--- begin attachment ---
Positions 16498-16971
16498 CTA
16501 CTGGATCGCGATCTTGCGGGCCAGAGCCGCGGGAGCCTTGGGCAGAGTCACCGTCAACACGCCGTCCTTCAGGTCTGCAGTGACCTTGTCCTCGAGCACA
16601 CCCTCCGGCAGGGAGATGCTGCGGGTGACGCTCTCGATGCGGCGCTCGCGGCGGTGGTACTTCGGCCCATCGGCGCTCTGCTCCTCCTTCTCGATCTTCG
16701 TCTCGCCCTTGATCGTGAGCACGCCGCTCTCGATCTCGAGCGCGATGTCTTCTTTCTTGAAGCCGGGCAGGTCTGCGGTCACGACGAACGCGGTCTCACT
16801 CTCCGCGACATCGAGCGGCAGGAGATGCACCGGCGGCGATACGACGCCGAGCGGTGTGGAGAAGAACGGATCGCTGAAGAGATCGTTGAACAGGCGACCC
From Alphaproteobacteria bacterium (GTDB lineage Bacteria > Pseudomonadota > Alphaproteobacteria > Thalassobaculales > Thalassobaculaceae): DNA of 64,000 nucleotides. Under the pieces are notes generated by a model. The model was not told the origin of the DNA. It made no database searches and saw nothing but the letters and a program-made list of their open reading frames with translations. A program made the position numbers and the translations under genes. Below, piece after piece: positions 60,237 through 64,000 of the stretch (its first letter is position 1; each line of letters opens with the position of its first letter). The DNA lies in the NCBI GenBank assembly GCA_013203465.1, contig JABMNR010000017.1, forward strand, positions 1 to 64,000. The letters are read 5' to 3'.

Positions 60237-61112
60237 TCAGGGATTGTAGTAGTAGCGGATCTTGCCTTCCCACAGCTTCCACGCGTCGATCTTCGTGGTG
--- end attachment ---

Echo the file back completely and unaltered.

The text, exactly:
Positions 16498-16971
16498 CTA
16501 CTGGATCGCGATCTTGCGGGCCAGAGCCGCGGGAGCCTTGGGCAGAGTCACCGTCAACACGCCGTCCTTCAGGTCTGCAGTGACCTTGTCCTCGAGCACA
16601 CCCTCCGGCAGGGAGATGCTGCGGGTGACGCTCTCGATGCGGCGCTCGCGGCGGTGGTACTTCGGCCCATCGGCGCTCTGCTCCTCCTTCTCGATCTTCG
16701 TCTCGCCCTTGATCGTGAGCACGCCGCTCTCGATCTCGAGCGCGATGTCTTCTTTCTTGAAGCCGGGCAGGTCTGCGGTCACGACGAACGCGGTCTCACT
16801 CTCCGCGACATCGAGCGGCAGGAGATGCACCGGCGGCGATACGACGCCGAGCGGTGTGGAGAAGAACGGATCGCTGAAGAGATCGTTGAACAGGCGACCC
From Alphaproteobacteria bacterium (GTDB lineage Bacteria > Pseudomonadota > Alphaproteobacteria > Thalassobaculales > Thalassobaculaceae): DNA of 64,000 nucleotides. Under the pieces are notes generated by a model. The model was not told the origin of the DNA. It made no database searches and saw nothing but the letters and a program-made list of their open reading frames with translations. A program made the position numbers and the translations under genes. Below, piece after piece: positions 60,237 through 64,000 of the stretch (its first letter is position 1; each line of letters opens with the position of its first letter). The DNA lies in the NCBI GenBank assembly GCA_013203465.1, contig JABMNR010000017.1, forward strand, positions 1 to 64,000. The letters are read 5' to 3'.

Positions 60237-61112
60237 TCAGGGATTGTAGTAGTAGCGGATCTTGCCTTCCCACAGCTTCCACGCGTCGATCTTCGTGGTG